The French "Division " at Eckeren.

11,000 Foot ( inc: Generals and Artillery)= 11 points x 4 = 44 points.

2,000 Horse = 2 points x 4 = 8 points.

1 General, C-in-C ( Boufflers) @1 point.

1 stand of Heavy Artillery @ 2points.

3 stands of Light Artillery @ 1 point = 3 points.

2 stands of Grenadier Infantry @ 4 points = 8 points.

10 stands of Line Infantry @ 3 points = 30 points.

4 stands of Cavalry @ 2 points = 8 points.


The Spanish "Division" at Wilmarsdonk.

8,500 Foot ( inc: Artillery and Generals = 8.5 points x 4 = 34 points. 

1,500 Horse = 1.5 x 4 = 6 points.

1 General ( De Bedmar) @ 1 point.

2 stands of Grenadier Infantry @ 4 points = 8 points.

7 stands of Line Infantry @ 3 points = 21 points.

4 stands of Light Artillery @ 1 point = 4 points.

3 stands of Cavalry @ 2 points = 6 points.

Credits;

I set this battle up on a 2 foot (60cm) x 2 foot (60cm) board as there seem to be very little manoeuvring space according to one Period map I have seen.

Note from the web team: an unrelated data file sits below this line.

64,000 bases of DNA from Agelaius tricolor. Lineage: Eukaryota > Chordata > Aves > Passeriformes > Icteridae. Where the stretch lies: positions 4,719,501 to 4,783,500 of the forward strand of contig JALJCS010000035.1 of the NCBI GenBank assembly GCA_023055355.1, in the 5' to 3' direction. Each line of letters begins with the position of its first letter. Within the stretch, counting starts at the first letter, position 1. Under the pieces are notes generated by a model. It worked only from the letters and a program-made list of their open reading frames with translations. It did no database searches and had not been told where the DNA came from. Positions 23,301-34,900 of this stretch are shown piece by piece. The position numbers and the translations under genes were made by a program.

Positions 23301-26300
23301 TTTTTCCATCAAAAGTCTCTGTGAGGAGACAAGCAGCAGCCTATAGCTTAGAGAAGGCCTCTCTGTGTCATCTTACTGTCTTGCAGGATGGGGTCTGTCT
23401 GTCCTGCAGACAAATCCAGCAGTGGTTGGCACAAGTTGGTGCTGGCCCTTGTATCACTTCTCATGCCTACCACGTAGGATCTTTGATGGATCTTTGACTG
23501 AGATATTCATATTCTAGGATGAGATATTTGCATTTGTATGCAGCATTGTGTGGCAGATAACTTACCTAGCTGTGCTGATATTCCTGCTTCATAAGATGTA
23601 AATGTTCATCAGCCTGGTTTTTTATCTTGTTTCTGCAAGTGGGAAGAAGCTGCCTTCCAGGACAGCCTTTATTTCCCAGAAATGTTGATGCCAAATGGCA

The figures are mostly Miniature Figurines with some from Peter Pig and Essex Miniatures. They represent the middle 18th century rather than the earlier Malburian era.

The buildings are from Total Battle Miniatures. The bridge at the village is scratchbuilt, as are the dike sections. The rivers and roads are thin card.

The bases of the figures are made from picture framing card and the round 40mm mdf  bases are from Minibits














 



Monday, 6 April 2020

The Battle of Friedlingen. Breisgau 14th October 1702.

As the War of the Spanish Succession unfolded, military formations of The Hapsberg Empire moved to cover the crossings of the river Rhine and to threaten Alsace.